National Insurance (NI) is a type of tax or system where employers, employees and self-employed individuals pay a certain amount as a contribution for the financing of state benefits.
It is the second-largest source of income for the United Kingdom. It is paid by individuals between the age of 16 and the state pension age and who are earning income over the small threshold.
The small threshold for 2019/20 is £6,365.
This insurance is a pertinent part of living and earning above the threshold in the UK and, as such, every individual who pays it has a National Insurance Number (NIN).
There are various categories of earners in the UK and the income they receive in return for labour or services includes salary, profit from the business, wages, statutory sick pay, etc.
These groups of earners pay varying National Insurance each. Based on these groups, there are two types of earnings in the UK; earnings from employment and earnings from self-employment.
The major difference between these is the contract of service condition.
While the former explains earnings from individuals who are in gainful employment under a contract of service, the latter is received for an exchange of services or labour without a contract of service.
Our accounting firm in the UK will calculate the amount of National Insurance you can expect to pay in a particular tax year.
Read more: https://www.which.co.uk/money/tax/tax-calculators/national-insurance-calculator-aw6yt3g6vd0g – Which?
NATIONAL INSURANCE FROM EMPLOYED EARNINGS.
Class 1 national insurance:
There are two types of Class 1.
- The Class 1 primary(employee).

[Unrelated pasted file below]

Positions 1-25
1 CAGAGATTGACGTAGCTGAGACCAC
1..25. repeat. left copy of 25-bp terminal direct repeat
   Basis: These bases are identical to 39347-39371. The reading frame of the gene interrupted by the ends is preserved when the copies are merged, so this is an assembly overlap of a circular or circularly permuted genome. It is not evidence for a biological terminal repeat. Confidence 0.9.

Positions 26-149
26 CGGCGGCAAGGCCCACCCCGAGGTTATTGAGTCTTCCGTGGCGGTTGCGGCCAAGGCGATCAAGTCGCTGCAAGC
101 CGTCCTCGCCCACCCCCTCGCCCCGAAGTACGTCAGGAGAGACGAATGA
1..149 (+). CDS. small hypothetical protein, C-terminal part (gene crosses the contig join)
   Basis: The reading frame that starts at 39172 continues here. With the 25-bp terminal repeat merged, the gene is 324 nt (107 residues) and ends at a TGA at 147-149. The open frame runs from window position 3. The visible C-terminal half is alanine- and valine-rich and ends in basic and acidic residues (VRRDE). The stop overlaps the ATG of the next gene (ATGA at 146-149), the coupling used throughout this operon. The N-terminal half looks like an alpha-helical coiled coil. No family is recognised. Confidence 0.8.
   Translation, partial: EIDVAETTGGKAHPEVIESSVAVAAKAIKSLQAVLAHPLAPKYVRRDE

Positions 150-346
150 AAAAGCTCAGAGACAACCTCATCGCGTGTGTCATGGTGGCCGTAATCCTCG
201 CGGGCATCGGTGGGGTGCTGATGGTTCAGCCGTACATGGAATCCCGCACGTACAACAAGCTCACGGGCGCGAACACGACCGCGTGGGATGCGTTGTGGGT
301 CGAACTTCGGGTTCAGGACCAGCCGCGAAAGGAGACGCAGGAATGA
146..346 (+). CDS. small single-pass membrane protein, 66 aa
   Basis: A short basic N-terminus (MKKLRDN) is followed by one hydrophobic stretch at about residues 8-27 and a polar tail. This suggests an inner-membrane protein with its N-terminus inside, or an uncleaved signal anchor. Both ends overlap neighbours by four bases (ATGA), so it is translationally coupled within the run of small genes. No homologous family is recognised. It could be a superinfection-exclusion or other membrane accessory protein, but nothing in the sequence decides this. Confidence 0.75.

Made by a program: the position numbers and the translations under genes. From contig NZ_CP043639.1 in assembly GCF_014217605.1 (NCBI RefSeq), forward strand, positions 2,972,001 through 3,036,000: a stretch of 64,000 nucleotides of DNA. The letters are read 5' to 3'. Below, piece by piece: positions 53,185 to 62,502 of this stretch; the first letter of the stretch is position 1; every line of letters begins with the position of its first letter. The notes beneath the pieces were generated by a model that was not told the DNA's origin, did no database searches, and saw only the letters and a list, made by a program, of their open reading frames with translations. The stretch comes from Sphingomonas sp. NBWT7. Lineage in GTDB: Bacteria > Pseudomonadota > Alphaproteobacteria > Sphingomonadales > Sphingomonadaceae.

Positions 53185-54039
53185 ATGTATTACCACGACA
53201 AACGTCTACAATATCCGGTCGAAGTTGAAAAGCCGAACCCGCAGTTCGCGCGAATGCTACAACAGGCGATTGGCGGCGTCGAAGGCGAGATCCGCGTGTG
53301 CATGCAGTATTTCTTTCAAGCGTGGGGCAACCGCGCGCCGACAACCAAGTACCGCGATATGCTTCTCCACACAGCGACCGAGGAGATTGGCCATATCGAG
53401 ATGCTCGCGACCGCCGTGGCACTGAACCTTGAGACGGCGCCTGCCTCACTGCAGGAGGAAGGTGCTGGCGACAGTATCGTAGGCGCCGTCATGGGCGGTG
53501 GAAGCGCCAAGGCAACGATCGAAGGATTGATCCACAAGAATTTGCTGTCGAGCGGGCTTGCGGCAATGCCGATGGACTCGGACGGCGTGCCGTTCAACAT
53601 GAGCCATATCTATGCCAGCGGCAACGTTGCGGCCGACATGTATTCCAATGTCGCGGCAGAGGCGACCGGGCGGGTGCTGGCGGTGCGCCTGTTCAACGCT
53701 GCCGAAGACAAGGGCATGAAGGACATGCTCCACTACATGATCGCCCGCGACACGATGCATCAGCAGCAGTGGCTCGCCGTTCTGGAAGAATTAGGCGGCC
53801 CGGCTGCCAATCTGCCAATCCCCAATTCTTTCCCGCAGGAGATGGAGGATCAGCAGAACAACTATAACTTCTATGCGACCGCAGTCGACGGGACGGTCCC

- Class 1 secondary(employers).
The Class 1 primary national insurance
This tax is deducted from employees’ income when they go over the threshold.
The threshold depends on the frequency of the payments.
In the tax year 2019/20,
For weekly paid earners: Income earned over £166.
Monthly paid employees: Income over £962.
A yearly threshold is applied to Directors: Income over £8632.
Rates applied to Class 1 national insurance.
The rate that will be applied would depend on the categories of the taxpayer.
Also, the frequency of payment and amount earned will also be considered.
The most common category for most employees is Categories A.
The rate for categories A:
Class I primary deduction for weekly paid earners that receive income between £166 to £962 is 12% and 2% for any amount over.
For income earned monthly between £719 and 4167 the rate applied is 12 %.
Any amount earned above this is at 2%.
- B: for married and widows entitled to pay reduced contributions.
- C: These are for employees over the state pension age.
- J: These are for the employee that defers their contributions.
- H: This code is for apprentices under 25.
- M: Employees under 21 years old.
- Z: Employees under 21 who defer their NI.
- X: Employees under 16.
The Class 1 secondary national insurance.
For an employee earning over £166, the employers pay 13.8% and there is no upper limit.
The employer can claim employment allowance for this expense but they must qualify to claim this relief.
This allowance gives relieves employers by allowing the deduction of £3000 from their PAYE bill.
Class 1A national insurance.
Employers that provide benefits to their employees pay Class IA.
Benefit such as cars,medical,travel,e.t.c.
Whenever an employee receives such benefit, they pay tax on the cost of the benefit to the employer whilst their employer pays Class 1A.
The percentage of Class 1A is 13.8 % which is applied to the cost of the benefit.
Class 3 National Insurance.
Some individuals do not pay national insurance because they have not gone over the threshold.
Such taxpayers could make voluntary contributions also referred to as Class 3.
If eligible they will have to make an arrangement with HMRC on the frequency of the payment and the amount paid.
It could be made either monthly, quarterly, or yearly.
To contact HMRC to make such an arrangement you can click.
To learn more about this tax deduction, you can click.
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